This is a repost from an interview with MagPlus on Lights Magazine for Corporate Magic, Inc – an events and production company based in Dallas, TX. I have been designing digital publications using MagPlus’ Designd since their software was first released beginning with the award-winning Southwest Airlines Pilots’ Association’s Range Magazine and I can’t say enough good about their software and their team.
Creating Award-Winning Designs for Mobile Publications
Lights Magazine, created on the Mag+ mobile publishing platform, is a creative mobile publication that recently took center stage at the Dallas ADDY awards. Four golds, and one ‘best of show’ award later, we asked Troy Myatt, design director of Tamarack Publishing, to give our readers some tips on what it takes to create award-winning design in the mobile space. Here is what Troy had to say.
As designers, we anguish over every aspect of our projects in order to get the best results for our clients. At the same time, we want the affirmation and approval of our employers, colleagues and peers. One of the most public forms of recognition takes place at the many award shows sponsored by the design, marketing and publishing communities.
Of course, there’s no sure-fire formula for doing well in these competitions, since they’re judged by experts who make decisions based on their own biases and experiences. However, there are certain things you can do to maximize your chances during awards season. Since I’ve had the good fortune of winning several honors for the mobile publications I’ve designed, Mag+ asked me to share a few pointers for award-winning design.
1. Keep your team small and focused.
I’ve found that it’s not about the number of people you throw at a project – it’s about the quality of the team you assemble. I prefer to work with a very small team, rather than committees or competing groups. Here’s the key: be sure that everyone on the team is a subject matter expert, from content creation to design to programming. Mutual respect and honest communication between team members can also be big factors in the final results.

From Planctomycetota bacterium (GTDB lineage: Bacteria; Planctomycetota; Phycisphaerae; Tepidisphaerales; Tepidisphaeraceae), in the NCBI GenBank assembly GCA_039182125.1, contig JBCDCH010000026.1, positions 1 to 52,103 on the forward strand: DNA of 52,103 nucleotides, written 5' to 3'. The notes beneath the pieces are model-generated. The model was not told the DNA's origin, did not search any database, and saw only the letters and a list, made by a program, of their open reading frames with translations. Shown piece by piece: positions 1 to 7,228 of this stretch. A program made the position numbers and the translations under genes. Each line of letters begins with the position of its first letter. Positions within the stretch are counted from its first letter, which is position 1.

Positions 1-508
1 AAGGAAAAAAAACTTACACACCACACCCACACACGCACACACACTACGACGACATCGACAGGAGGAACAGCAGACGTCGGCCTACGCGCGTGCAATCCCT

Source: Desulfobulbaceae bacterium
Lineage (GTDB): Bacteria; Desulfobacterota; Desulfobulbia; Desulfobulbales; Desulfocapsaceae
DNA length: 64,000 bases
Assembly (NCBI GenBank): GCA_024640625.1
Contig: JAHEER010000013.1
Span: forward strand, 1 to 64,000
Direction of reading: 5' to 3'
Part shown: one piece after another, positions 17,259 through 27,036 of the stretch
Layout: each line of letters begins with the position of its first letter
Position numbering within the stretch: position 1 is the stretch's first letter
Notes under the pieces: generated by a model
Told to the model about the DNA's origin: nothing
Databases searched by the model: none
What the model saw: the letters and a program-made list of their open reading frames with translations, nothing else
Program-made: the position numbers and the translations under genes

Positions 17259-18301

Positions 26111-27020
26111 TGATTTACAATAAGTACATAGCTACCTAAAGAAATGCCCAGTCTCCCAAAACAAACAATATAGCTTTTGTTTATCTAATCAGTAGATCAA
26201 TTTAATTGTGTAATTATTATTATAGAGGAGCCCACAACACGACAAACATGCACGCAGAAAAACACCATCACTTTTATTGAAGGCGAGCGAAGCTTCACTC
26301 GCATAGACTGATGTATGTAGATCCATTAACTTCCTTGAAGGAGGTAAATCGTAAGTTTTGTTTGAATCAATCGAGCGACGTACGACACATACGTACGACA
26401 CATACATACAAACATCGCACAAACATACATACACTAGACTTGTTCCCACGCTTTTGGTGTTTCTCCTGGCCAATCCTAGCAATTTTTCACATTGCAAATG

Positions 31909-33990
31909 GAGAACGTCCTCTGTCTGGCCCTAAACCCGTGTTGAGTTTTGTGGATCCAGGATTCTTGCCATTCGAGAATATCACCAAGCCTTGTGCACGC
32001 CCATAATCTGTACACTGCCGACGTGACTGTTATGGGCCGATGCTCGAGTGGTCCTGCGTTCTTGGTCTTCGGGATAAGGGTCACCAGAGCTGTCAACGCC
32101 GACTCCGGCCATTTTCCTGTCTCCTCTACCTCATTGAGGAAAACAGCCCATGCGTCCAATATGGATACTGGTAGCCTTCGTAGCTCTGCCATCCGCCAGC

2. Take full advantage of the mobile medium.
When print publications are translated to tablets or smartphones, the results are often less than stellar. Usually, the publication simply uses a PDF or jpg format, with no consideration given to the many advantages of the mobile medium. This forces the reader to pinch in and out to read small blocks of copy or navigate columns that work well in print but fail miserably on mobile devices.
With the two mobile publications I’ve designed – RANGE Magazine with the team from the Southwest Airlines Pilots’ Association and Lights Magazine for Corporate Magic, a leading events production company – I wanted readers to realize immediately that we understood the mobile medium. For this reason, each feature story contained a subtle but surprising reveal at the very beginning. After that, the content took the lead and design elements were kept to a minimum to increase readability. Working with this idea, I also found it easier to translate the design from tablets to mobile devices, where you have less real estate to work with.
3. Let the content dictate the form.
In other words, don’t create cool effects for their own sake. Instead, invent interesting design flourishes that work in tandem with the content. Take a look at Lights Magazine and you’ll see several examples of this. The cover and table of contents incorporate a “fractal face swipe” that instantly communicates to readers that this is not your ordinary mobile publication. For a story on creating miniature figurines of people through 3D printing, the opening graphic quickly illustrates the main idea. For a story on the eternal battle between creativity and budgets, visual metaphors reinforce the struggle. A story on a legend in the music and event production industries offers a harmonious mix of musical motifs, photos and type. To see these examples for yourself, download the publication for free on Apple devices or on Android devices.
4. Keep your interface simple and don’t overwhelm your readers with effects.
While mobile does open up many design possibilities, don’t overdo it. A publication that’s packed with flashy design tricks and interactive effects can be as off-putting as a boring PDF flip book. Make smart choices and keep your reader engaged and wanting more.
5. Gain inspiration from other digital publications.
All of us in this industry are inspired by the outstanding work of others, and mobile design is no different. I always enjoy seeing the work of the award-winning team at Garden & Gun, including their excellent covers using full cover videos. I also admire Richard Branson’s pioneering publication Project. One of my favorite covers features Jeff Bridges promoting the movie Tron: Legacy.